Mayor Mitch Landrieu today announced the membership and goals of a new jail advisory group, which will deliver a recommendation to his office on the “optimal” size of a planned new jail complex.

The mayor signed an executive order convening the group yesterday, and charged it with giving him a written recommendation and report by Nov. 22.

The new group includes Sheriff Marlin Gusman and Police Superintendent Ronal Serpas, District Attorney Leon Cannizzaro, judges from the city’s courts, and council members Jackie Clarkson, Susan Guidry, and Stacy Head. It also includes noted skeptics about a larger jail, including former Chief Judge of Criminal District Court Calvin Johnson. A full list of committee members is at the end of this article.

“I said in 2006 at a crime summit that we can’t arrest our way out of this,” Johnson said this afternoon. “And if you can’t arrest your way out of this, then you can’t jail your way out of it either.

“We have used building jails as an economic development tool in Louisiana over the last 30 years,” Johnson continued. “Local sheriffs have been pleased with this because they get paid by the Department of Corrections to keep inmates in their jails.”

Johnson hopes the group will deliver “a jail more in keeping with the reality of the population in New Orleans,” and that it will focus on alternatives to incarceration. He wants the group to challenge Sheriff Gusman, who is pushing to grow the jail from its current 3,500 beds to at least 4,200 beds under his latest plan.

Landrieu convened a stakeholders group around the issue in July, responding to concerns about Gusman’s proposals. But the meetings were closed to the public, his administration told The Lens.

Landrieu’s office changed its position on Sept. 13, and it told The Lens that it would now formalize the working group and open it up to the public.

“In Louisiana, the most powerful elected official in a parish is the sheriff, because the mayor is term limited, and the sheriff is not,” Johnson said. “And so the thought must be about how that position is used to maintain and enhance that power. That’s the reality of it.”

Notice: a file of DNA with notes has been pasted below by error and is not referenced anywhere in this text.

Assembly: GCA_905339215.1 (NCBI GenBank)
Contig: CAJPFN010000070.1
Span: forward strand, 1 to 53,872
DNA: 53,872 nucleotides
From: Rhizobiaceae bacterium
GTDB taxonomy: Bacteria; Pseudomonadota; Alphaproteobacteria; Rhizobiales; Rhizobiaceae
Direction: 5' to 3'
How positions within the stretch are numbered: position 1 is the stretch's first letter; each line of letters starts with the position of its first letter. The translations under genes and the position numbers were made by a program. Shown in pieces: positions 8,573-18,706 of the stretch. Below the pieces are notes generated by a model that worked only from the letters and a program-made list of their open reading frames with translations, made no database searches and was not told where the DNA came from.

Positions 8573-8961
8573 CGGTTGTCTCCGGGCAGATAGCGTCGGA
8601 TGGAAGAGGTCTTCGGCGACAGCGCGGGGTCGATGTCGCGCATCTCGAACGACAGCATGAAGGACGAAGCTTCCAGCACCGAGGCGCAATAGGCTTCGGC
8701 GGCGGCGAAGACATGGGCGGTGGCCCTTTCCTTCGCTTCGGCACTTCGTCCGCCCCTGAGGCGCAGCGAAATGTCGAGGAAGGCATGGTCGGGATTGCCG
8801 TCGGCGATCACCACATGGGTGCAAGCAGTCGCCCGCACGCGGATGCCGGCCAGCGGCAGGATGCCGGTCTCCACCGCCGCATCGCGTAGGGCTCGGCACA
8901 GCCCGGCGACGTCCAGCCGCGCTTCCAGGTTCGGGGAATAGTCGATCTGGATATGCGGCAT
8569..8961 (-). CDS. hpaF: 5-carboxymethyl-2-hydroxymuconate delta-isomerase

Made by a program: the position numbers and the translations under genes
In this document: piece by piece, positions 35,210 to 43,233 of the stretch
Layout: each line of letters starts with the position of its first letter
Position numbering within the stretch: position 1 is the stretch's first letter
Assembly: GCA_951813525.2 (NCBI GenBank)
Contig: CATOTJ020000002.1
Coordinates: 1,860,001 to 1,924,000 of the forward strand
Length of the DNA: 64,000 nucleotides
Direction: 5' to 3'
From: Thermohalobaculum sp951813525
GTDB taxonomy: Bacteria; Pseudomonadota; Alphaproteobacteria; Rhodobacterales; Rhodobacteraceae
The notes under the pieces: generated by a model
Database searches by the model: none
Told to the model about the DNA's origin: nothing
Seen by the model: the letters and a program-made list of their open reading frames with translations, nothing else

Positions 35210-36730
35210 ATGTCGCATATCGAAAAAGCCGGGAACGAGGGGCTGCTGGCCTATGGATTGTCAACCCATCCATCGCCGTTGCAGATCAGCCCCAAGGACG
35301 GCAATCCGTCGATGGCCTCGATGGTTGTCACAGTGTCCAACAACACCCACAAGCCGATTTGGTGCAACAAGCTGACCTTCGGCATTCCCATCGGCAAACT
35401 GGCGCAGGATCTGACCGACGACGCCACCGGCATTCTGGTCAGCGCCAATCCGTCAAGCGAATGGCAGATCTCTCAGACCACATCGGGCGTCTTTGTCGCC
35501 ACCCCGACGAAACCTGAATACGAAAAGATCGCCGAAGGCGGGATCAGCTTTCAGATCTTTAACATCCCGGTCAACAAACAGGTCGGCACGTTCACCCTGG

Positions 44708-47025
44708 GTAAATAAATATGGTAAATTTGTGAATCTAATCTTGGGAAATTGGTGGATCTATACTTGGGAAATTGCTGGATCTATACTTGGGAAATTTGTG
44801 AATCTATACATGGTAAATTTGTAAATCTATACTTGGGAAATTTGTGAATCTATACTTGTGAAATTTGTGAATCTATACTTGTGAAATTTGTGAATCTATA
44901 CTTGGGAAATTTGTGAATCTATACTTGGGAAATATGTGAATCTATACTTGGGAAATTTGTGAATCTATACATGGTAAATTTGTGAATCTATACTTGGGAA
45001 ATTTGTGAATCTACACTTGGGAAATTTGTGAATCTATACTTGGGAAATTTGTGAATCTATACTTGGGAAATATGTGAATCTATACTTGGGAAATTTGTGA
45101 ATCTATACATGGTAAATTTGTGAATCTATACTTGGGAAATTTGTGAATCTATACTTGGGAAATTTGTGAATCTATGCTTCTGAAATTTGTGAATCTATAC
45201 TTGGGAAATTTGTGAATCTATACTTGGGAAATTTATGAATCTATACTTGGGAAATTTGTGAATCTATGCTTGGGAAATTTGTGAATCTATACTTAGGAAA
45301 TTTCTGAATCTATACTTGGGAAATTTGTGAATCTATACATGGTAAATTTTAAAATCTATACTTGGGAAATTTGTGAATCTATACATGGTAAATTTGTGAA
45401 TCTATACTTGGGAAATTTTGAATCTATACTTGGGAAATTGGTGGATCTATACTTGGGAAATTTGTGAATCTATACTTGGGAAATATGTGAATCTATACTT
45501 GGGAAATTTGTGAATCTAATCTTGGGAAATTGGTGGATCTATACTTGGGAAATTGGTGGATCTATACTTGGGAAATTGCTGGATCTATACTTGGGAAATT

Gusman (left) and Johnson (right) — differing opinions on jail expansion

Gusman told The Lens in an interview last week that he wants to build a “smaller, safer” jail complex, comparing his projection of a 4,200 bed complex to the 7,500 beds that his office administered before Hurricane Katrina. Gusman added that his day-reporting center, fast-track and work-release programs reduce the number of inmates serving time in his jails. The Lens offered Gusman the opportunity to respond to Johnson’s remarks this afternoon, but Gusman declined. Gusman took issue with those remarks in a news release issued Thursday night.

In July, the city actually convened two stakeholders groups around the jail — the closed working group, but also a so-called “advisory committee” to the working group, which included the Vera Institute of Justice, Norris Henderson, from Voice of the Ex-offender, and Loyola law professor Stephen Singer. It’s not clear whether that advisory group will  continue to be a part of the process, with the formalizing of the new working group. But some advocates for a smaller jail are concerned about those voices being lost.

“Norris Henderson has been a powerful advocate over the years, and the committee would certainly benefit from hearing his perspective,” said Dana Kaplan, with the Juvenile Justice Project of Louisiana, which organized a full-page advertisement protesting the jail expansion in The Times-Picayune on Sept. 8.

Though the new group may be more skeptical, Johnson is the only member of the new working group whose name appeared amid the hundreds listed in the advertisement.

The new group will also produce a prison-bed report, working with the National Institute of Justice’s National Law Enforcement and Corrections Technology Center.

“The mayor picked the members of the group, he picked stakeholders and decision makers in the criminal justice community who have the most influence over the policies that determine the number of inmates in the prison,” said Landrieu’s spokesman, Ryan Berni.

Berni said the group will decide, internally, how to make decisions, but that he expected it to rely heavily on the National Institute of Justice report to make its recommendation. The new group will meet first on Oct. 11, Berni said, and it will hold two open hearings for the public to weigh in.

Members of the new group:

Deputy Mayor & CAO Andy Kopplin, Chairman

Deputy Mayor for Facilities, Infrastructure & Community Development Cedric Grant

Deputy Mayor of Public Safety Jerry Sneed

City Attorney Nannette Jolivette-Brown

Sheriff Marlin Gusman

Superintendent of Police Ronal Serpas

District Attorney Leon Cannizzaro

Chief Judge Paul Sens, New Orleans Municipal Court

Chief Judge Julian Parker, New Orleans Criminal District Court

Deputy Chief Judge Terry Alarcon, New Orleans Criminal District Court

Judge Keva Landrum-Johnson, New Orleans Criminal District Court

Chief Judge Dennis Dannel, New Orleans Traffic Court

Council member Jackie Clarkson

Council member Susan Guidry

Council member Stacy Head

Derwyn Bunton, Orleans Parish Public Defender

The Rev. Antione Barriere, Household of Faith

Calvin Johnson, Metropolitan Human Services District

Nolan Rollins, Urban League of New Orleans

Rafael Goyeneche, Metropolitan Crime Commission

Flozell Daniels, Louisiana Disaster Recovery Foundation

Michael Cowan, Common Good

Lucas Diaz, Puentes New Orleans